Posts Tagged ‘remotes’

The Joys Of HF

It seems that contesting clubs in Manitoba and New England want to show non-hams, new hams and all hams, the 'joys of HF radio'. In a beta test of their idea, called 'Discover the HF Experience', participants in Manitoba will have the opportunity to get on HF by operating K1K, in Massachusetts, remotely, from the Garden City Canada Inn located in Winnipeg, Manitoba, on Saturday, April 2nd.

Future events will take place in Massachusetts from the Yankee Clipper Contest Club's venue on April 10th and a much larger operation, featuring four operating positions at Dayton in May, at the ARRL's Expo site. Full details of all operations can be found here.

The idea was the brainchild of Gerry Hull, W1VE who, along with Cary Rubenfeld, VE4EA, has brought his idea to life.

“Our amateur population is at an all-time high, but most new hams are getting a Technician ticket, getting on VHF and UHF, and hanging out with like-minded friends,” Hull said. The limitations on what Technician licensees can do often leads to boredom, Hull said, “and they drop out of the hobby. They never get the exposure to HF ham radio, and as any veteran radio amateur can tell you, that’s a lifelong exploration.”

Now I fully concur that far too many of our newest amateurs land on VHF or UHF and never move, almost totally unaware of what HF radio is all about. Being exposed to HF radio is a great idea, yet ... and maybe I'm just old-fashioned, but I'm not sure that this 'first experience' is best done via remote operation. From my own initial exposure to ham radio, seeing the magic happen in a basement or attic radio shack, complete with glowing dials and a wall full of QSL's from all over the world, was enough to hook me for life. I'm pretty sure that same feeling can't be conveyed by sitting in front of a laptop and pushing a few keys.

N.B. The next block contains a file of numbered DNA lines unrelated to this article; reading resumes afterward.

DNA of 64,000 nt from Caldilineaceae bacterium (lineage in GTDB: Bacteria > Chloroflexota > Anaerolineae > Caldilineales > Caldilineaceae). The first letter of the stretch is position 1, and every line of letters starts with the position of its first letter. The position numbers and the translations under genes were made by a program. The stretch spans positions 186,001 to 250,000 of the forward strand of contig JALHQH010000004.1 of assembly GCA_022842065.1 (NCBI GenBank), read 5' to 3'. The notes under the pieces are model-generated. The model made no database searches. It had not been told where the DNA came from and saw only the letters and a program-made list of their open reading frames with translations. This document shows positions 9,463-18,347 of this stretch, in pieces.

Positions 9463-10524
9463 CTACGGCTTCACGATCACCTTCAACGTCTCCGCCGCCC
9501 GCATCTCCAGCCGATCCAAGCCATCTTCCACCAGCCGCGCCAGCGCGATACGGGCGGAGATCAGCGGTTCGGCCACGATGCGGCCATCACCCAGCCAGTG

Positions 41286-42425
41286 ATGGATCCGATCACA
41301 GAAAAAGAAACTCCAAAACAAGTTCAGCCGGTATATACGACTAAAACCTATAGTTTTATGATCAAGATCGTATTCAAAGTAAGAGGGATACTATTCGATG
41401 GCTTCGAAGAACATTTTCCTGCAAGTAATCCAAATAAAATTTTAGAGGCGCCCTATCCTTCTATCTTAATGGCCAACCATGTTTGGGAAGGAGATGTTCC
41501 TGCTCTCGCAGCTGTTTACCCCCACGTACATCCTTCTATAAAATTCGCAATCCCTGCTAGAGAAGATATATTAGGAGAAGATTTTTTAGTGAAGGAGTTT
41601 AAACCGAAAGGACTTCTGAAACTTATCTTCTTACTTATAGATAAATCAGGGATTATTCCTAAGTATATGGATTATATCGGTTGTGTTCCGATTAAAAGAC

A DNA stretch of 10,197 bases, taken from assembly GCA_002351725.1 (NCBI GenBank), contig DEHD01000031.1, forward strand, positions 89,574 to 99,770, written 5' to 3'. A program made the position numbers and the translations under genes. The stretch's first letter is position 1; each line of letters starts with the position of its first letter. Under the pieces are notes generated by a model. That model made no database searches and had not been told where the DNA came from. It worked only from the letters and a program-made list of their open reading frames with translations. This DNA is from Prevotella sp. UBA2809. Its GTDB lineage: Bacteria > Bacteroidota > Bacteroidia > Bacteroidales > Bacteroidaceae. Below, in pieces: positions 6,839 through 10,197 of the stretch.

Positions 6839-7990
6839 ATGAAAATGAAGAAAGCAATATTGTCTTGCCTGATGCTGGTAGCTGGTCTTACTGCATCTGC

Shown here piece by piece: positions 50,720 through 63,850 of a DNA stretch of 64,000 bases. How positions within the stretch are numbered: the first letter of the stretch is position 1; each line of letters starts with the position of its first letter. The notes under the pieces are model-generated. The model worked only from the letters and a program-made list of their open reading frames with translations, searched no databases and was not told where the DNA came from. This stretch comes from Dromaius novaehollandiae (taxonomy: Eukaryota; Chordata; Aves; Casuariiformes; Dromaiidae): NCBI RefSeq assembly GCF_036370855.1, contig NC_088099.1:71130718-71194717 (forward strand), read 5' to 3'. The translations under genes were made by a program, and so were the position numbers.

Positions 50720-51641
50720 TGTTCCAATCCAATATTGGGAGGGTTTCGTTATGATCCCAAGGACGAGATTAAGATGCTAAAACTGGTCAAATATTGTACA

I am not a fan of 'remotes' but from what I have seen, this may be one of the better examples and if it grabs and convinces even a few to explore HF on their own, that would be a good thing ... then all we'd have to do is get them on CW !


There has been a lot of discussion lately regarding the upcoming ARRL's review of DXCC requirements regarding, amongst other things, the use of  "remote" stations. It seems that most folks are either dead against them or all for them, with little middle-ground. But one thing is for certain ... remotes are here to stay and are growing by leaps and bounds.

The biggest controversy seems to be whether DX worked via a remote should count the same as DX worked from one's home station. Many think that DX worked via a remote should still be countable for your DXCC credits but should be in a separate class or have a separate endorsement indicating such ... others see no separation is needed.

I guess a lot depends on how one views the DXCC program overall. Some see it as a competition against other stations while others view it is a personal challenge for one's own satisfaction and the only competition is with one's self.

For example, if a New England 160m amateur spends many years perfecting his system and struggles for those hard-fought Asian or South Pacific contacts, should these contacts be held in the same regard as the New Englander's 160m neighbour who works all of the Asian-Pacific with ease via a remote station on the west coast? Should both DXCC certificates be the same? There is also the question of remote stations "for rent" and the overall ethics or "legality" of such within the amateur radio service.

The only direct exposure I have had to remote station operation is hearing what was clearly an east-coast remote being operated by an amateur on the west coast, while working Europeans. No problem with that, however, the operator was giving his location as CN87, Washington state ... clearly deceptive, as many Europeans were delighted to think that they had just worked a new state in "7-land"!

I suppose that no matter how strict the "rules" for remote operations eventually become, there will always be those willing to play by their own rules, as is human nature.

The genie is out of the bottle and there is no going back. I think the ARRL has some tough decisions to make ... hopefully they will be well-thought out and not based solely on financial interests.

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